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ameliorates the effects of distance and local competition, while these effects are found to be more prominent during office working hours. This study discovers the stagevarying roles of distance and local competition along the customer journey and offers new directions for leveraging locations for more effective mobile targeting.

Professors Vidyanand Choudhary and Mingdi Xin Title: “Sequential IT Investment: Can the Risk of IT Implementation Failure be Your Friend?” Co-author: Zhe Zhang PhD ’14 Accepted at: Information Systems Research An extensive literature has studied the benefits for a firm to be the first to invest in innovative technologies such as Information Technologies (ITs). However, investment in innovative technologies faces high levels of uncertainty. How would such uncertainty affect a pioneering firm’s incentive to invest? Do late adopters benefit from information about the pioneer’s investment? In this paper, we investigate these questions in a context where firms engage in sequential investment in an innovative IT. This paper differs from prior literature in two aspects: First, IT adoption is nonexclusive and available to all client firms. Second, IT implementation can fail. In this case, a late adopter may have an information advantage since he can make investment decisions contingent on knowledge about the early adopter’s IT investment and implementation outcome. We use a standard Hotelling model of duopoly competition to examine firms’ incentive to sequentially invest in IT given the risk of IT implementation failure. Our results show that the probability of IT implementation failure impacts firms’ investment incentives and profit through three distinct effects: the first-mover advantage mitigation effect, competition mitigation effect and uncertainty-driven cost-based differentiation effect, although these three effects may drive the firms’ investment and profit in opposite directions. The follower’s knowledge about the leader’s IT investment level before making his own IT investment decision gives the leader a first-mover advantage and the follower a disadvantage. In contrast, the follower’s knowledge about the leader’s IT implementation outcome can benefit both the leader and the follower. Finally, we find that a spaced-out IT investment schedule in which the follower makes his investment decision after the leader’s IT investment level and implementation outcome are known leads to the highest industry-wide IT investment and social surplus.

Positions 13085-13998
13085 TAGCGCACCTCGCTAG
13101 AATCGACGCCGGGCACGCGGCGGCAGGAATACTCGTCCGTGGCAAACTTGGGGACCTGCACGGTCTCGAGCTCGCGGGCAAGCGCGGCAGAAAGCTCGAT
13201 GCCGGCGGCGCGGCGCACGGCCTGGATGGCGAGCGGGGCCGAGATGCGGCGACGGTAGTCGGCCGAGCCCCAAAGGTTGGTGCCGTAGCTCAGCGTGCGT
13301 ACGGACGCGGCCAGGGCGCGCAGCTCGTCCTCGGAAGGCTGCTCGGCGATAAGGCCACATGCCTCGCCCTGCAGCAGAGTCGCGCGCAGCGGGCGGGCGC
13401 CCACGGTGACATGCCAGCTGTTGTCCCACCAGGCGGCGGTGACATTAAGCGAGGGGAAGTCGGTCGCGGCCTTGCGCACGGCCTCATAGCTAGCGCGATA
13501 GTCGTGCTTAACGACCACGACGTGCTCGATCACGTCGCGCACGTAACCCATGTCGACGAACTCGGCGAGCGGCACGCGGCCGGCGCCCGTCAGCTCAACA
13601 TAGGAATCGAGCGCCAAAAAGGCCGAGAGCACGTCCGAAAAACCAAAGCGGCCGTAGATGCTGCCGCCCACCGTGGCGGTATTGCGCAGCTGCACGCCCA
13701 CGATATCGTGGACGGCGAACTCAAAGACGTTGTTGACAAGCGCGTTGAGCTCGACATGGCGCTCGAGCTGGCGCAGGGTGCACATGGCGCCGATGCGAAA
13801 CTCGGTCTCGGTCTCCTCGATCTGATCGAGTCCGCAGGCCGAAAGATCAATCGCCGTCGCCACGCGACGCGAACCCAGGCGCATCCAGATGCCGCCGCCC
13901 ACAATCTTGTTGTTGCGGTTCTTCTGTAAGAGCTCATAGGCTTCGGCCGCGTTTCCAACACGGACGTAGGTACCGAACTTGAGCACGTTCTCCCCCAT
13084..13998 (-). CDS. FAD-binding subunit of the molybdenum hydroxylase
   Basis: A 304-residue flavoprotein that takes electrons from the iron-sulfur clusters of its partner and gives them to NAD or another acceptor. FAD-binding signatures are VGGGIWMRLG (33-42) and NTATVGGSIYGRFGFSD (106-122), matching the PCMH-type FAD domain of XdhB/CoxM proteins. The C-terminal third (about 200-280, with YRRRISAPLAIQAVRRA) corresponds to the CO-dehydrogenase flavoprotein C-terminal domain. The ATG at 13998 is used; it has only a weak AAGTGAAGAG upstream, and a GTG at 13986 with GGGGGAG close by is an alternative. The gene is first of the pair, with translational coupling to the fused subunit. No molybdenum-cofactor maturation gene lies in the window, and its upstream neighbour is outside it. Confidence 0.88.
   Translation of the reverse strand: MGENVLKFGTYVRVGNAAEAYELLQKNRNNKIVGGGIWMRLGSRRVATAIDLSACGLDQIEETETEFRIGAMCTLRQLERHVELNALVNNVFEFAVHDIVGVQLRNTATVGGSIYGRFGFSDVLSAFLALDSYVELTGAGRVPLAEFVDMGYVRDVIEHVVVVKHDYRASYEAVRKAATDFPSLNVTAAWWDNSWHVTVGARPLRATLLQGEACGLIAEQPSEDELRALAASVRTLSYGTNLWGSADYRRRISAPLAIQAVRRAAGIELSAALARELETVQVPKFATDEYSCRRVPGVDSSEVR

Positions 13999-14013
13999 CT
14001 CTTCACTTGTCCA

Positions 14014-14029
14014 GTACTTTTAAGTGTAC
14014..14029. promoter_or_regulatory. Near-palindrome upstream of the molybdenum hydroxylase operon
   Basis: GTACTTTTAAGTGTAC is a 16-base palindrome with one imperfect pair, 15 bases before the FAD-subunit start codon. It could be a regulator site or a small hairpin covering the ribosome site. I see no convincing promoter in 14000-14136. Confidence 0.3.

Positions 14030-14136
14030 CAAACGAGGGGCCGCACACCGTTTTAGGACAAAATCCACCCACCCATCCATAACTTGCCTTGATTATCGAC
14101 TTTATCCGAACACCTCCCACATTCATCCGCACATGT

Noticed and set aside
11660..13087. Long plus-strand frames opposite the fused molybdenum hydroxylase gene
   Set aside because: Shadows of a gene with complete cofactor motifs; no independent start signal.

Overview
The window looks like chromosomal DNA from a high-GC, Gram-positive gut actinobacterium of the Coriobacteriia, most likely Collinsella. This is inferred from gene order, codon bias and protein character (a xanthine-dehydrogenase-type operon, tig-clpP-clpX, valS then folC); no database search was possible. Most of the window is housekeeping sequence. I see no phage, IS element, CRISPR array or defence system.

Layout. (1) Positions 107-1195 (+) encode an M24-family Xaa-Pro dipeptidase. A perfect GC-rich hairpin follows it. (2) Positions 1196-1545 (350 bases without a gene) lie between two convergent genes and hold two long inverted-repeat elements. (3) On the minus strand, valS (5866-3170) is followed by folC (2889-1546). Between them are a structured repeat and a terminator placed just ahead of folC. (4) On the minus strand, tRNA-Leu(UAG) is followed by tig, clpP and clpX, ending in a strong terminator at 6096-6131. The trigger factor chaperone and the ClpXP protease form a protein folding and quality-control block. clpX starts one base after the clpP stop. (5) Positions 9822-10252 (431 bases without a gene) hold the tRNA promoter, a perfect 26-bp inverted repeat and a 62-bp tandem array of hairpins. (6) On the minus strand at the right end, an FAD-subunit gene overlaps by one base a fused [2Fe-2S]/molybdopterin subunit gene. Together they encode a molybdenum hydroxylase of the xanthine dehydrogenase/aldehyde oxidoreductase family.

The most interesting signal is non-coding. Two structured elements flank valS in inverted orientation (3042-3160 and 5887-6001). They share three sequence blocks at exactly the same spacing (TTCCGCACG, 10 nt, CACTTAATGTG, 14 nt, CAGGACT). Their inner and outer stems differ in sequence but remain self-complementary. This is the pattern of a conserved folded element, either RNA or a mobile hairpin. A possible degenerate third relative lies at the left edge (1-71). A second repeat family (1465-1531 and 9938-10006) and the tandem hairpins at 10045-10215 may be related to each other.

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Professor Mingdi Xin Title: “Open Source Adoption Strategy” Co-author: Evangelos Katsamakas Accepted at: Electronic Commerce Research and Applications Open innovation in the form of open-source software (OSS) has been a transformative force in the software industry and beyond. The growth of open source has created new ways to develop, distribute and adopt software in organizations. Despite the associated impressive growth of open source research, a rigorous analytical examination of open-source adoption in organizations constitutes a gap in the literature. This article fills this gap by providing insights toward a comprehensive open-source strategy. It develops a game-theoretic analytical model to explain when organizations adopt open source software applications and platforms, and what the implications are. The analysis characterizes conditions under which organizations adopt open source software, and examines whether these adoption patterns are socially beneficial. The article shows that open-source adoption depends crucially on organizational IT capabilities, network effects and the fit of OSS with the organizations’ application needs. The model predicts that firms may sometimes adopt a heterogeneous IT architecture that consists of open source and proprietary software. Moreover, the results suggest that open-source adoption is sometimes socially inefficient. Overall, this analysis contributes a nuanced understanding of the adoption of open innovation in the form of OSS that should be useful to managers and policymakers involved in related decisions. The article concludes with practical managerial recommendations on formulating a comprehensive open-source strategy.